June 2013
Volume 54, Issue 15
ARVO Annual Meeting Abstract  |   June 2013
Author Affiliations & Notes
  • Maria Sanchez
    CIBICI-Dpto de Bioquimica Clinica, Fac de Ciencias Quimicas UNC, Cordoba, Argentina
  • Valeria Lorenc
    CIBICI-Dpto de Bioquimica Clinica, Fac de Ciencias Quimicas UNC, Cordoba, Argentina
  • Luna Jose
    Clinica de Ojos Romagosa-Funadacion Ver, Cordoba, Argentina
  • Gustavo Chiabrando
    CIBICI-Dpto de Bioquimica Clinica, Fac de Ciencias Quimicas UNC, Cordoba, Argentina
  • Footnotes
    Commercial Relationships Maria Sanchez, None; Valeria Lorenc, None; Luna Jose, None; Gustavo Chiabrando, None
  • Footnotes
    Support None
Investigative Ophthalmology & Visual Science June 2013, Vol.54, 280. doi:
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      Maria Sanchez, Valeria Lorenc, Luna Jose, Gustavo Chiabrando; IGF-1R EXPRESSION IN AN OXYGEN-INDUCED RETINOPATHY (OIR) MODEL. Invest. Ophthalmol. Vis. Sci. 2013;54(15):280.

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      © ARVO (1962-2015); The Authors (2016-present)

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Purpose: Various eye diseases, including proliferative diabetic retinopathy (PDR) and retinopathy of prematurity (ROP), are the result of a pathological neovascularization. Different animal models such as oxygen-induced retinopathy (OIR) have been developed in order to understand the cellular and molecular mechanisms of these diseases. One of the growth factors involved in both physiological and pathological neovascularization is the Insulin-like growth factor-1 (IGF-1). Previously, we have demonstrated the IGF-1 effect on retinal cell migration via IGF-1R and the expression of this receptor in retina of animals with and without OIR treatment (ARVO Meeting 2012). Herein, we examine the IGF-1R expression, tissue distribution and cellular localization in relationship with the retinal cell death.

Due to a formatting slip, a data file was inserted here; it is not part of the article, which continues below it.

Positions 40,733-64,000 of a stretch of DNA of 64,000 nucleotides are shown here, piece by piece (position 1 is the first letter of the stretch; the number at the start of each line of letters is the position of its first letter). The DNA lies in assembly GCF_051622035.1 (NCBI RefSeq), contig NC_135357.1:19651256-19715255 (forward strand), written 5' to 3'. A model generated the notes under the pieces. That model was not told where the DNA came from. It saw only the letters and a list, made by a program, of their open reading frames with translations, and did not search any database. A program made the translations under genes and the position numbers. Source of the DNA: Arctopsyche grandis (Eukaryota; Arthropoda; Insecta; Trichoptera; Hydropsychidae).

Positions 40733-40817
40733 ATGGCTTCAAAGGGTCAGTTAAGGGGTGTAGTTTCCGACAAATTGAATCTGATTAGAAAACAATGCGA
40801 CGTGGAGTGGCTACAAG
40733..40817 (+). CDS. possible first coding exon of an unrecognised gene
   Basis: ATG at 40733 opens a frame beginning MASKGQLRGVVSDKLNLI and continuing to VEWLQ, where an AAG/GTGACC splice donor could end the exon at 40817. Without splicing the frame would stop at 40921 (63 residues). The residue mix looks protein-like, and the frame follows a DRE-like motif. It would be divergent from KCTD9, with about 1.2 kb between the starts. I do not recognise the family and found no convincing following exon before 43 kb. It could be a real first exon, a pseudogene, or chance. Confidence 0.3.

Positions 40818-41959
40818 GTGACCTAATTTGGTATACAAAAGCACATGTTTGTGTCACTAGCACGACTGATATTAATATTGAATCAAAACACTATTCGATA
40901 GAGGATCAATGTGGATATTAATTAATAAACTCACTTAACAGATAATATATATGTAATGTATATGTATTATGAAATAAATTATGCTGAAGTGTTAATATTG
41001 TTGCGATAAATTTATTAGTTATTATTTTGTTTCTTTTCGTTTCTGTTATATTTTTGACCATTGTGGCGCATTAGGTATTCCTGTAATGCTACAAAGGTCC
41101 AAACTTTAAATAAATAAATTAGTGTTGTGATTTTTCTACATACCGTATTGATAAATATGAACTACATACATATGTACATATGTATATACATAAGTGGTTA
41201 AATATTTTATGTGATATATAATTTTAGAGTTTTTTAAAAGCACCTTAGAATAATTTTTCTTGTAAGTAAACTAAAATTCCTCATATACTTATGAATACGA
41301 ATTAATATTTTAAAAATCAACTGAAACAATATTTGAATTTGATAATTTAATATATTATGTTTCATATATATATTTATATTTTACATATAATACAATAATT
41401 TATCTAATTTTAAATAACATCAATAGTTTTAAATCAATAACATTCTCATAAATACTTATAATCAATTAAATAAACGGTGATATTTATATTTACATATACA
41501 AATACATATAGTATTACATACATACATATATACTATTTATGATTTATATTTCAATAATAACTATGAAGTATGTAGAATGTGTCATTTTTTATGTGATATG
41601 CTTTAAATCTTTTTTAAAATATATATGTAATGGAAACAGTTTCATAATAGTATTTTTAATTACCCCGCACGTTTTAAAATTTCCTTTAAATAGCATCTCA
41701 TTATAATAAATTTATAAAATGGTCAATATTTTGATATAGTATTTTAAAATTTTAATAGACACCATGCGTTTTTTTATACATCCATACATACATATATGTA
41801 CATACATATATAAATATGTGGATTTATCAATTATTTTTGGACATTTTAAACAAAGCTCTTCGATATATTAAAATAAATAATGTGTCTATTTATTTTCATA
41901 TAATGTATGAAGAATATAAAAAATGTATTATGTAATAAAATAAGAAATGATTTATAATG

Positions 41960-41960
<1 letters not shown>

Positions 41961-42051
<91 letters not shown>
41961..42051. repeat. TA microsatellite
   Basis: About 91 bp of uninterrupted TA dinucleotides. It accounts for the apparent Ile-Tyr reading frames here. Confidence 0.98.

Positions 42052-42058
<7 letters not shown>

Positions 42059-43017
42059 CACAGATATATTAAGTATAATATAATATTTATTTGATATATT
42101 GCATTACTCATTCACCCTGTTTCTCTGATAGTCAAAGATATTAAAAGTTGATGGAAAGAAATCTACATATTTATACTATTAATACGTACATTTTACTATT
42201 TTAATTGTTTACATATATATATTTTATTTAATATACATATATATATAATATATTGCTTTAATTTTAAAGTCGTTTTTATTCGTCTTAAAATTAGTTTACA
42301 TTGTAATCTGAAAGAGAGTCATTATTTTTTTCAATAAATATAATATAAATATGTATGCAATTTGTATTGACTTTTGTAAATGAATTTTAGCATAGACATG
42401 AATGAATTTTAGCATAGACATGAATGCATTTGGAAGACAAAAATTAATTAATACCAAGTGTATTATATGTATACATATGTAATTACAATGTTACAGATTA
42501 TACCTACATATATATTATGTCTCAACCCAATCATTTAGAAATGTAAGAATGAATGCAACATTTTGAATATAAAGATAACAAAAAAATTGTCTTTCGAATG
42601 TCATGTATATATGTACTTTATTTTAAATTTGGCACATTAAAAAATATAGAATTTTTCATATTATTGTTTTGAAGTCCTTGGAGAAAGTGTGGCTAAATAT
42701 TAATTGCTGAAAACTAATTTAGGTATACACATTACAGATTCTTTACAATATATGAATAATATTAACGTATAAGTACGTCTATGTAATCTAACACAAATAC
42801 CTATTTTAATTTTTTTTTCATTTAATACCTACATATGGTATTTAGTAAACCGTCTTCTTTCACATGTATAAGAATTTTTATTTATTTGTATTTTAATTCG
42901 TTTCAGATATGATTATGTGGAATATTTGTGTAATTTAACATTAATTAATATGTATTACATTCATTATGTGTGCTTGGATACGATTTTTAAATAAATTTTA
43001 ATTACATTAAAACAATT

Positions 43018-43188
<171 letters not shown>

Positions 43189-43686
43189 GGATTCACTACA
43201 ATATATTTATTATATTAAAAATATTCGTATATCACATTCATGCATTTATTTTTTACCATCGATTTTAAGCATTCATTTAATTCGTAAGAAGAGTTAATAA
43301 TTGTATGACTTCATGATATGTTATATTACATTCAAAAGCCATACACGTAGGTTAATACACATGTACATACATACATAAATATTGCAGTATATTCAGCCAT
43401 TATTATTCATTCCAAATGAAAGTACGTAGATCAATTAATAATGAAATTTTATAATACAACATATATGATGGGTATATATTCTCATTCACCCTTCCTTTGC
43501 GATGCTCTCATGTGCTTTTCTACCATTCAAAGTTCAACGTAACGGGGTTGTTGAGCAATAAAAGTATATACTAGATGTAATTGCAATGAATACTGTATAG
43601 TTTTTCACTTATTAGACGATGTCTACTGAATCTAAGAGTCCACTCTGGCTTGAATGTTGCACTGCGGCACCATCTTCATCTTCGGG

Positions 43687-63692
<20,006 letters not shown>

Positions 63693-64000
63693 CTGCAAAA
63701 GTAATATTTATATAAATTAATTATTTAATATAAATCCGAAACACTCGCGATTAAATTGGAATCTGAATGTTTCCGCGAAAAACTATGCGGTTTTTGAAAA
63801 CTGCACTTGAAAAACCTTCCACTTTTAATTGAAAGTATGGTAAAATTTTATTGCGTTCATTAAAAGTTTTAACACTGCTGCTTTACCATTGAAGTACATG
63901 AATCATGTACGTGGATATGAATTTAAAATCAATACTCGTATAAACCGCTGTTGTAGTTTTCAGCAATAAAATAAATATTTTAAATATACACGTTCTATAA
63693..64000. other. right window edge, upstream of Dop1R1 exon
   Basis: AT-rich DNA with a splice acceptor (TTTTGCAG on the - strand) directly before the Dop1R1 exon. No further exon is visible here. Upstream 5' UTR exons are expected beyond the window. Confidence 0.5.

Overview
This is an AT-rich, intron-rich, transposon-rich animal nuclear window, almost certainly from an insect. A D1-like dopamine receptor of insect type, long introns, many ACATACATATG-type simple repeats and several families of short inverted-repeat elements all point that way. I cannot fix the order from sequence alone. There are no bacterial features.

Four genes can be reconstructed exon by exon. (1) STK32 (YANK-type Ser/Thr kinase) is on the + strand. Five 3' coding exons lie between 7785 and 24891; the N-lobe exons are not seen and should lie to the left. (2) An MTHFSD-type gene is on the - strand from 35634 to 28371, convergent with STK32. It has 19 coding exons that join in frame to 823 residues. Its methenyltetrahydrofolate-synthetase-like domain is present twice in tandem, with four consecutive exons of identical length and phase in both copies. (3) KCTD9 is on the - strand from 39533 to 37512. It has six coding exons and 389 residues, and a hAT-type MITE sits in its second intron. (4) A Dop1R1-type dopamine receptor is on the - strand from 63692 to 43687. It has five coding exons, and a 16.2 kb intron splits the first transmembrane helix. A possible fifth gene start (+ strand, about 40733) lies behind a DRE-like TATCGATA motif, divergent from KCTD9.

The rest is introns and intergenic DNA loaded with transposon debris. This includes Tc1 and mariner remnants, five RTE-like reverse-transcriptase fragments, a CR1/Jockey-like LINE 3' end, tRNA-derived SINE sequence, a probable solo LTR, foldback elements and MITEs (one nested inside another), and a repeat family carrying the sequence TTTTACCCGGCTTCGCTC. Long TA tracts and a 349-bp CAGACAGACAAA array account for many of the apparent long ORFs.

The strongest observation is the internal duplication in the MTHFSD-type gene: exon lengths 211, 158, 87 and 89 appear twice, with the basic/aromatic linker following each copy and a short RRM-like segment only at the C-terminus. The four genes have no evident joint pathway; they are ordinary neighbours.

Methods: Neonatal C57BL/6J mice were subjected to 75% oxygen from postnatal day 7 (P7) to P12 and then returned to room air for five days. Control mice were exposed to room air from birth until P17. Retinal blood vessel patterns were visualized by GSA labeling. Retinas from animals with and without OIR treatment were analyzed for IGF-1R expression and tissue distribution at selected time points (P3, P12, P15, P18, P21 and P27). The IGF-1R localization was examined using cell-type specific markers (GFAP, GS, Brn3a, PKC alpha and calbindin among other) by immunofluorescence and confocal microscopy. In order to identify apoptotic cells in the same retinas, TUNEL assay (Roche) was used.

Results: In retinas without OIR we first observed IGF-1R expression in endothelial cells which was confirmed by using the GSA. This receptor was also expressed at level of ganglion cells as well as in the end feet of Muller glial cells. In addition, we visualized staining for IGF-1R in inner and outer nuclear layers. When the IGF-1R expression in the OIR model was analyzed, we observed a change in the distribution due to an alteration in the structure of the neural retina. Considering that this model produces Muller glial cells activation and retinal cell death, then the expression of GFAP was analyzed. Increased GFAP expression was detected in Müller cells in OIR retinas from P15. Finally, in agreement with GFAP expression, TUNEL possitive cells in the retinas were also observed at P15.

Conclusions: The IGF-1R distribution and localization in retinas were modified after OIR treatment coinciding with the onset of GFAP expression and the retinal cell death.

Keywords: 543 growth factors/growth factor receptors • 635 oxygen • 700 retinal neovascularization  

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